Rwanda has signed the ratification of the Africa Finance Corporation (AFC) agreement becoming the newest member in Africa to enter the continental infrastructure financing deal.
Rwanda parliament today voted for the ratification which makes Rwanda the 24th member state, out of the current 27 members at AFC.
Nigeria has the biggest shares in AFC with 42.2% and other shareholders include major financial institutions like the Africa Development Bank (AfDB) among commercial banks and private investors which share the remaining 57.8%.
Introducing the treaty, the Minister of Finance and Economic Planning Uzziel Ndagijimana said that the AFC deal will be good for infrastructure development and Rwanda had applied in 2015 but in 2019 signed the agreement with AFC to become a member.
Founded in 2007, the AFC is a multilateral development financial institution dedicated to infrastructure financing in Africa, through debt, equity, project development, financial advisory and treasury management services.
A new strategy document covering the period of 2017-2021; reflects AFC’s vision of growing over the next five years to reach a balance sheet size of US$5 billion from the current 4.2billion. Total borrowings are projected to reach US$4.01billion by 2021.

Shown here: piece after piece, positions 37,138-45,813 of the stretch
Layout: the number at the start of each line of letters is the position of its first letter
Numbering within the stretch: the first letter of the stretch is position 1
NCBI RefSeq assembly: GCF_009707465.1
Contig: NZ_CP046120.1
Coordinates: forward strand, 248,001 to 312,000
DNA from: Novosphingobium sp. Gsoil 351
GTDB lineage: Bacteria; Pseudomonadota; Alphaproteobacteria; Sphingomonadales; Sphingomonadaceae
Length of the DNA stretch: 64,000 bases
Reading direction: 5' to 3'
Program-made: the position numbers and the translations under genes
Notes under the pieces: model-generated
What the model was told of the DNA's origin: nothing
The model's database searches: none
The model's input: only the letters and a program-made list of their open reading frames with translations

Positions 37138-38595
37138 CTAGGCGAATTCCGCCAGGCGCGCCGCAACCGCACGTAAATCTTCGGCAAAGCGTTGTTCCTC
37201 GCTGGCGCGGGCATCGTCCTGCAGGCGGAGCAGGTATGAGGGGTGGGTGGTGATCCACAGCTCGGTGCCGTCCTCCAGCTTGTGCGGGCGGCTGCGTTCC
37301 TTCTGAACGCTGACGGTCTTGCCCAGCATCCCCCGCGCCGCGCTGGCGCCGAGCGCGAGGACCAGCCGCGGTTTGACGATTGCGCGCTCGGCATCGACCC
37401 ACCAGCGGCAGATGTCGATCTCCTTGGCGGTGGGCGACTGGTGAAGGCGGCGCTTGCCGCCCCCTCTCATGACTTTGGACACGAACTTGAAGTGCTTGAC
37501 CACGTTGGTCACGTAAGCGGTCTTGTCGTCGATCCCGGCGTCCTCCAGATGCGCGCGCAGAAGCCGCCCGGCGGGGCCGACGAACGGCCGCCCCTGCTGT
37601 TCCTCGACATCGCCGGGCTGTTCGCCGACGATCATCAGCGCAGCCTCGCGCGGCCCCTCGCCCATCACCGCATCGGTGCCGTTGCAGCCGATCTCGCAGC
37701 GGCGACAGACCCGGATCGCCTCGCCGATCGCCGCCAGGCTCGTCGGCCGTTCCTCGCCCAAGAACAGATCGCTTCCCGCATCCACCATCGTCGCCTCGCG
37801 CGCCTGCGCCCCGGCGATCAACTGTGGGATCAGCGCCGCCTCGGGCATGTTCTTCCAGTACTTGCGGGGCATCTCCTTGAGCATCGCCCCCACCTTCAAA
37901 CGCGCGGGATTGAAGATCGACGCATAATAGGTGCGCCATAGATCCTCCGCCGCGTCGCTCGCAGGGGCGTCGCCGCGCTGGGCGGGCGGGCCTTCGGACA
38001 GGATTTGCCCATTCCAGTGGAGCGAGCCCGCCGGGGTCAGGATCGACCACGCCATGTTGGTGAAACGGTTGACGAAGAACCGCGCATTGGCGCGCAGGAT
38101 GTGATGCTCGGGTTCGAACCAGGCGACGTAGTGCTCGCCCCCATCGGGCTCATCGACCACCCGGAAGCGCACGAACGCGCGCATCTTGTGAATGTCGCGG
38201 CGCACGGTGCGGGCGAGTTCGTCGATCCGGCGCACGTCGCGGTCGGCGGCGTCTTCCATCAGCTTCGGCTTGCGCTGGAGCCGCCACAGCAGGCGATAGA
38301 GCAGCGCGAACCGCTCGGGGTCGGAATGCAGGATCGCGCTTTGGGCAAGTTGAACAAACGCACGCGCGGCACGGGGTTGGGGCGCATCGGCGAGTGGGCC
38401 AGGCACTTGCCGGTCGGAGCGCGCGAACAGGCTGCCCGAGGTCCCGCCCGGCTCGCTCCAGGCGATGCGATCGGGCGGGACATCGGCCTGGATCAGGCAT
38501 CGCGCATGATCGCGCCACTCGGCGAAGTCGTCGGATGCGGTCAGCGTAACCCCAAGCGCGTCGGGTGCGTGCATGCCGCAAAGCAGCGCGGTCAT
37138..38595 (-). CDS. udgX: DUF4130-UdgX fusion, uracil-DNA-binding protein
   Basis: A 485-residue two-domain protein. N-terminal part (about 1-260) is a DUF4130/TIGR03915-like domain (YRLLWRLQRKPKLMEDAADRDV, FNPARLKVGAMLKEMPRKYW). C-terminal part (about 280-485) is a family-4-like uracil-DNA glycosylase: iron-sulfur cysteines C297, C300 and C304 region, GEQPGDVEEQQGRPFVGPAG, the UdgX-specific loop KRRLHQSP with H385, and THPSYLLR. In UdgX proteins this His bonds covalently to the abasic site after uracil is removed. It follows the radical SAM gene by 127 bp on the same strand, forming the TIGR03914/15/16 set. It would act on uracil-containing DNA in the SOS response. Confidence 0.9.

Members of Parliament asked how many shares Rwanda has to buy, why and what is the benefit of Rwanda entering into the cooperation since Nigeria looks to be having the largest shares.
“Shall we pay some money per year and isn’t this too much that it will break us since we have many agreements. Is this going to enable us to get our people working in cooperation and represent us?” MP Frank Habineza asked.
Ndagijimana explained that the current 26 countries’ benefits include getting finance loans, experience in project management, and collaboration with mega financing institutions and share benefits of being a member.
“Rwanda will be required to buy shares in the cooperation to become a member but this is something we have not decided on yet. We plan on buying shares and this is to be prepared in due time,” Ndagijimana said.
Ndagijimana added that Rwandans will be able to apply for jobs at AFC but this will be through a competitive structure that is already in place.
Many MPs were also not satisfied with the reason why the application had to wait four years to be approved yet Rwanda desperately needed to become a member since 2015.
However, after scrutiny of the binding articles in the agreement, Rwanda parliament ratified the Rwanda- Africa Finance Corporation agreement which was signed on 20th, June 2019.
In a related development parliament also passed a draft bill on ratification of additional laws (on Geneva Convention on forced labor of 1930) that were added and ratified at the 100th Geneva Convention in 2014.
Rwanda had fully ratified the Geneva Convention 2001 which is signed by 45 countries so far. The additional laws are expected to enhance Rwanda’s commitment to already prohibit forced labor, human trafficking among others.